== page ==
For all the acclaim for his other films, including a Best Director Oscar for Gravity and likely another coming for Roma later this month, Alfonso Cuarón’s dystopian thriller, Children of Men operates on a much higher level, both cinematically and spiritually as well as in terms of lasting importance. Set in 2027, in a world where humans have become mysteriously infertile and mass migration and catastrophic climate change have become endemic world issues, sadly, the film feels far more relevant today than the day it premiered over 12 years ago.*
I love near-future films because they are easily digested by a much wider demographic of viewers than most science fiction and because, the best ones, tie the problems of today neatly to potential outcomes that feel eerily close, creating an urgency that, say, something as abstract as rising sea levels (a few inches over a century) or rising global temperatures (1.5 degree over a century) can not. Children of Men portrays a future where the socio-political problems of developing nations pushes that crisis literally onto the door steps of the rich, developed nations, in this case England (though the UK clearly stands in for America, Europe and the rest of the fully industrialized world). Global endemics (as well as national and local crises) hit the poor first and hardest. And that’s easy for the rich and powerful to ignore. But in a globalized world, it has become increasingly easy to see where all the wealth has been accumulated, more and more possible for the disenfranchised to come knocking, looking for their fair share. Not because it’s a birthright, but because the alternative is a loss of everything. In circumstances when everyone is threatened, people cling to all they have and vilify anyone trying to share in that, even if the vilified have far less, even when there is plenty to go around.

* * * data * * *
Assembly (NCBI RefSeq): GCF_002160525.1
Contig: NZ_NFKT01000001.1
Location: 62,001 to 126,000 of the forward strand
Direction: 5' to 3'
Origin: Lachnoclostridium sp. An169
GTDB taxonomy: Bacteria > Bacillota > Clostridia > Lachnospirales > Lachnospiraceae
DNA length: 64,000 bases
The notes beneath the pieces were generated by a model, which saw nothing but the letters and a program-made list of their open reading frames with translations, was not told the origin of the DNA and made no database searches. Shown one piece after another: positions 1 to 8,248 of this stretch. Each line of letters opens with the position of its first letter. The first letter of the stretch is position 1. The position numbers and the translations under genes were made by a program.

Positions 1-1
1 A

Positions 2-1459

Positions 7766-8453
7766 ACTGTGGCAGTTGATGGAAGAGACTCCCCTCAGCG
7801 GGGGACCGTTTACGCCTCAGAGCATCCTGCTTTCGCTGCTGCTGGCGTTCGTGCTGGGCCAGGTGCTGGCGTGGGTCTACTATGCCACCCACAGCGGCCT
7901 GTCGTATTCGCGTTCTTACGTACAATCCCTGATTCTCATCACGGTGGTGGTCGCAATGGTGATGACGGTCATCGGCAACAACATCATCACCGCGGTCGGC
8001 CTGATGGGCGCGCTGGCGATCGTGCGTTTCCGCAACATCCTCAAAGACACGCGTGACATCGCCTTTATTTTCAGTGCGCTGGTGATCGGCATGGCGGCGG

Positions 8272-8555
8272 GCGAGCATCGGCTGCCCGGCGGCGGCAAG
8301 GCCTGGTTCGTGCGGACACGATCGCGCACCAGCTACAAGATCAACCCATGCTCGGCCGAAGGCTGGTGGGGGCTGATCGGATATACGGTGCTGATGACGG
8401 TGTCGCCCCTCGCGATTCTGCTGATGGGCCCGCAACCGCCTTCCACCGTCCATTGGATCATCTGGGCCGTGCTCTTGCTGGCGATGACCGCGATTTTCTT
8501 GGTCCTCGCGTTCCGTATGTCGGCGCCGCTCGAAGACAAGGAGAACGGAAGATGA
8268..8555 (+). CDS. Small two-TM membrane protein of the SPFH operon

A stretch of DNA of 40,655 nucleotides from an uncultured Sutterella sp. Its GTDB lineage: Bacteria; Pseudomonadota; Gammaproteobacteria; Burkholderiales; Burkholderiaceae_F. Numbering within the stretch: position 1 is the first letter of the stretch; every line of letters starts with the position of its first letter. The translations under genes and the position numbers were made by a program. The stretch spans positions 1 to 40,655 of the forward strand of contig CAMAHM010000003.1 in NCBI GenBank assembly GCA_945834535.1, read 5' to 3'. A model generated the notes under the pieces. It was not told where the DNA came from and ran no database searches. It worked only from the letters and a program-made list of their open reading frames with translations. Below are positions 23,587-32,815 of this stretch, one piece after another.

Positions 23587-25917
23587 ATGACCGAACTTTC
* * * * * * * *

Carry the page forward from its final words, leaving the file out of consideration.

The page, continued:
Children of Men succeeds in typical, great film ways: smart writing, unique, sympathetic characters, an intriguing setting and unusual story, intricate sets and interesting, believable world building. And it succeeds in exceptional ways too: elaborate camera work within haunting cinematography and coordinated action sequences that are at once logistically dazzling and emotionally stirring. Ultimately a genre film, you can watch and not know you’re ingesting the politics of environmentalism, socialism and social justice or the values of Christianity until the credits roll because you are so engrossed by the story and breathtaking visual design. But it’s all there and then some. And it hardly gives you moment to breathe. Every instance of hopeful human connection is followed immediately by a desperate struggle to survive. The most obvious example of this is the famous car raid chase where Theo (Clive Owen), Julian (Julianne Moore) and crew are attacked just instants into the couple’s apparent romantic reconciliation.
This sequence is famous for its camerawork (all one shot) with incredible action and stunts balanced perfectly with emotionally gut wrenching performances from all involved. But it’s only one example of the many times the film shows the beauty of humanity in stark contrast to its frailty and corruption from one frame to the very next.
Life is precious, not one life more so than any other. Though there are good people and bad people in this film, ultimately they are all fighting for survival of the human race. Some are simply selfish and see the survival of their own specific tribe as the goal while others value all life equally. The message of which side the filmmaker takes here is not hard to decipher, but the way in which he portrays it most subtly is what makes the film inherently beautiful. Watch the animals and whom they choose sides with. Even the guard dogs are taken with Clive Owen. The kittens cling to his leg. Animals know who stands for life and who stand only for their own selfish survival.